The British Business Bank’s Future Fund


On 20 May, the British Business Bank launched its Future Fund. This is the latest in a series of initiatives announced by the Chancellor in recent weeks to support businesses through the ongoing pandemic. Unlike previous measures, the Future Fund has been designed specifically with young, innovative companies in mind.

Both the Coronavirus Business Interruption Loan Scheme (CBILS) and the Bounce Back Loan scheme are subject to eligibility requirements that limit their availability to certain business. In the case of CBILS, for example, the applicant must demonstrate an annual turnover of at least £45 million, which rules out many small and/or young companies in their early stages. Bounce Back Loans, on the other hand, are subject to a cap of £50,000 (or, if lower, 25% of turnover), which may limit their attractiveness. Importantly, both types of loan also require the applicant to demonstrate that it has been adversely affected by the coronavirus outbreak. None of these criteria apply to loans made under the Future Fund.

Key features

The key features of the scheme are as follows:

  • Loan amounts will range from £125,000 to £5,000,000. The Government has initially made £250,000,000 available for such loans, but has indicated that this may be increased depending on the popularity of the scheme.
  • The support takes the form of convertible loans, with a maturity period of 36 months. The loans will convert into equity in certain circumstances, including a subsequent investment round or an exit during that period.
  • The loan amount must be matched by co-investment from third party investors, who will invest on the same terms as the Future Fund. These terms are set out in a standardised agreement that has been issued by the British Business Bank, which is not subject to negotiation.


To be eligible for a Future Fund loan, a company must:

  • Have raised at least £250,000 in equity from third-party investors prior to 19 April 2020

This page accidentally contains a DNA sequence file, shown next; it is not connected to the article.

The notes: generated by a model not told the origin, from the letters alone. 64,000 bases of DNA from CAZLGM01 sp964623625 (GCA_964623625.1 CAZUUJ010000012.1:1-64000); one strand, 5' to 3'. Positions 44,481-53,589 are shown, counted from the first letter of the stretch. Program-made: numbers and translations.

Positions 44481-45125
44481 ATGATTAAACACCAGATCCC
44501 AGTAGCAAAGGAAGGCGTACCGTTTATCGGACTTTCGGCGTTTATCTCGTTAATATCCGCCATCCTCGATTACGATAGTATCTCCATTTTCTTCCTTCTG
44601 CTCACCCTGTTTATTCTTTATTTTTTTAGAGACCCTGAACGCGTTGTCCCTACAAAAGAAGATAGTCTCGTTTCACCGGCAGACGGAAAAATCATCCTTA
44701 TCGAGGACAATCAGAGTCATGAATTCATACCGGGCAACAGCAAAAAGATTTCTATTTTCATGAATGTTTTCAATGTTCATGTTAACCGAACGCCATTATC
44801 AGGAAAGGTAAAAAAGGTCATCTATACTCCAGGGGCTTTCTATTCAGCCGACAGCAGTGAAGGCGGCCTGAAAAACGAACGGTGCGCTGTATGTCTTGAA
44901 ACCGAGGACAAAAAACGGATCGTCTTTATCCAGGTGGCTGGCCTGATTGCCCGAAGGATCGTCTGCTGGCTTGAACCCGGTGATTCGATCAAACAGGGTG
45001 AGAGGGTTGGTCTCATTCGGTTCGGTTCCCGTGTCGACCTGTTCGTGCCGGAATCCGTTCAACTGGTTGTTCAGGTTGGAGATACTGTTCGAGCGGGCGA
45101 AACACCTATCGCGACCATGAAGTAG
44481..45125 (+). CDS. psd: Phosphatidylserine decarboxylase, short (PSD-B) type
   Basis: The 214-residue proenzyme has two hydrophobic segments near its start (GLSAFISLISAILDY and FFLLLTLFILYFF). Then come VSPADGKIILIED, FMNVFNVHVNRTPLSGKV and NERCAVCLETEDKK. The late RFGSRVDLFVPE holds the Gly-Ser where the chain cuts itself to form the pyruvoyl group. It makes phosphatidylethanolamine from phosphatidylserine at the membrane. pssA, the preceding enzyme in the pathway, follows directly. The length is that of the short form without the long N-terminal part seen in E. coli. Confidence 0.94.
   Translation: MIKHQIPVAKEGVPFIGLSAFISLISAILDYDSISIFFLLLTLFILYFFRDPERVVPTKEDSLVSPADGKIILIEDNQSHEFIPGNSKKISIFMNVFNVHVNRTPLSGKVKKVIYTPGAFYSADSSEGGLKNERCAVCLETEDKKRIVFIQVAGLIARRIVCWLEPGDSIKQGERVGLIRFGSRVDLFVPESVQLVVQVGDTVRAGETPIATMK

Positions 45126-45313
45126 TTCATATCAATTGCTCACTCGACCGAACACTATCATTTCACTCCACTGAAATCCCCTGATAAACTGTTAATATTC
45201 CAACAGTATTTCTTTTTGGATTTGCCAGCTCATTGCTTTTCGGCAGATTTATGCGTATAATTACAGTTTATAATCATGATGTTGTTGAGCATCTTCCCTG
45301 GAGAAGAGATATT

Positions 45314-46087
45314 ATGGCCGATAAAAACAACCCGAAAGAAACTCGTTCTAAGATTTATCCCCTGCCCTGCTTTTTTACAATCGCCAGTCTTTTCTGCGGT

• Be the ultimate parent company of its group (if applicable)
  • Not have its shares listed on any regulated market
  • Be incorporated in the UK
  • Have at least half of its employees based in the UK or generate at least half of its revenues in the UK.

As mentioned above, these criteria – in particular the absence of any requirement to evidence historical turnover or demonstrate that coronavirus has had a significant impact on the business – seem to make the scheme more suitable for early stage companies than CBILS or Bounce Back Loans.


There are, however, a number of issues with the way the scheme has been formulated that may limit its appeal.

First, the Future Fund is not compatible with the Enterprise Investment Scheme (EIS) or the Seed Enterprise Investment Scheme (SEIS), meaning the large number of start-ups that have those arrangements in place will not be able to benefit.

Second, the requirement that the company must be the ultimate parent in its group also disqualifies tech or other companies that have US-based parent companies as a result of having previously participated in a US accelerator programme.

Third, the scheme is described by the British Business Bank as “investor led” and any application must be initiated by an investor, rather than the company itself. This and certain  other features of the scheme have been criticised for favouring the interests of venture capital over those of start-ups seeking additional funds. For example, the scheme will match new external investment, but not additional founder investment. In addition, the commercial terms of the standardised Convertible Loan Agreement – including a minimum 20% conversion discount rate – might be perceived to be unreasonably aggressive and pro-investor from the company’s perspective.


The features of the Future Fund as summarised above will mean it is not a good fit for all start-ups in tech and other sectors, but time will tell how popular it proves to be.